A coach take these limitations (perceived or real) and helps remove them as a barrier to your goals. A coach listens to what you want and works with you to create a plan to move you toward those things. A coach can thus be the most hated and loved person in your life. They likely call you on your shit, because they have heard what you want, and they believe in your ability to go get it. So they commit to doing whatever it takes, even when you may have given up, or gone off course. They may hear your excuses, may even validate your stance, yet they come back to what you want and stand for that on your behalf. In short: coach has your back.
Here are some of the most common excuses I hear on the daily (for health and fitness, and for life) and some reality checks from a coach (me) on how to work with them.
"I don't have enough time." / "I'm too busy." (same, same)
I see your lack of time and raise you with awareness. There is the trendy saying that you are given the same exact precious 24 hours a day as Angelina Jolie, Oprah and Beyoncé - which I agree with. It's not so much the amount of time you have, it's how you spend it. For a week, keep track of how you spend your time (like you might with a food journal). Be honest about how you spent it. How much time did you spend working? How many times did you check your Instagram account? How much time was spent watching Netflix? Don't go being all judgey with yourself about it, just state the facts. Then you can give it some real thought. If spending a night in with your partner cuddling on the couch is important to you, keep on keeping on.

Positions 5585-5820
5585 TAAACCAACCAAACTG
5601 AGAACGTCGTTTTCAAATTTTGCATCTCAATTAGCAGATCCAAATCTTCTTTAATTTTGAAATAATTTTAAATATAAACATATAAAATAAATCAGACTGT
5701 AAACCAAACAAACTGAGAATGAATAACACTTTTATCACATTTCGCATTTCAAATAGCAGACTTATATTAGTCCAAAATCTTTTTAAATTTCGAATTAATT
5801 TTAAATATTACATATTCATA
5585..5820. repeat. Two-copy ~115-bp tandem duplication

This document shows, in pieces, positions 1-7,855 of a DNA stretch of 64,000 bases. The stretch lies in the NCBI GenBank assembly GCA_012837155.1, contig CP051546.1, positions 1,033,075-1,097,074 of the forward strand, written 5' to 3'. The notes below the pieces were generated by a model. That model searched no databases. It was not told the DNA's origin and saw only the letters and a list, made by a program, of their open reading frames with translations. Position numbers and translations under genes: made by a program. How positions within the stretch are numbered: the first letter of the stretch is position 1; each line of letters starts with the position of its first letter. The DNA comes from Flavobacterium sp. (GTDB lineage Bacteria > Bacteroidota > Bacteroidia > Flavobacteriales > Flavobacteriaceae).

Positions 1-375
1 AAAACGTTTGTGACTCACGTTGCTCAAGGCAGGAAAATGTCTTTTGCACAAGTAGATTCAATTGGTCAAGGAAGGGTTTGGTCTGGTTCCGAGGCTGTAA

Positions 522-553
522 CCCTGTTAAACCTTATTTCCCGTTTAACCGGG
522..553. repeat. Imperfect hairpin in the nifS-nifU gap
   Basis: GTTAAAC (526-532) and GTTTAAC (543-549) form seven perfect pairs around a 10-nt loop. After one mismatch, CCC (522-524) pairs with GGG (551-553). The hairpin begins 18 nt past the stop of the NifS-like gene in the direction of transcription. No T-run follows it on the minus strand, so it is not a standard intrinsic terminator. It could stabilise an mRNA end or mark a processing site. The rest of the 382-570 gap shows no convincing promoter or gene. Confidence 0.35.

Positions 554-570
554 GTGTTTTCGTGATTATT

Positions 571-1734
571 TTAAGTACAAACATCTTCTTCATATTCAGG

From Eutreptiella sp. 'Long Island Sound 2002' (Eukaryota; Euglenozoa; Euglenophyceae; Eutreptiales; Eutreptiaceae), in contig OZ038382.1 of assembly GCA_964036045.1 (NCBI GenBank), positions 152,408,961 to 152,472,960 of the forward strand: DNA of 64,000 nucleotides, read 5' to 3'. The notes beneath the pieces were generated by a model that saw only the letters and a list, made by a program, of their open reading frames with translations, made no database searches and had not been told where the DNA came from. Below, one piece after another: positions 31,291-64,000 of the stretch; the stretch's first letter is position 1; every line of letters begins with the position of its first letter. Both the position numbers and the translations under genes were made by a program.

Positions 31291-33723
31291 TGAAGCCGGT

I was once at a leadership retreat and one of my colleagues said, "If you're not busy working on your goals, what are you busy doing?" Mind. Blown. I was offered this shift in perspective and took it as an opportunity to really look, like really, at how I was spending my time. If you can honestly say that you spend most of your day working on something that matters to you, moves you toward your goals, fills you with purpose, then you may not have time for some other, less important things. However, most people I have met who are using their time toward their goals, rarely use this excuse, if ever. Here's how a conversation with these peeps sounds: "How are things going?"A: "It's been crazy lately, I have tons of projects and running around to do, it's going really great."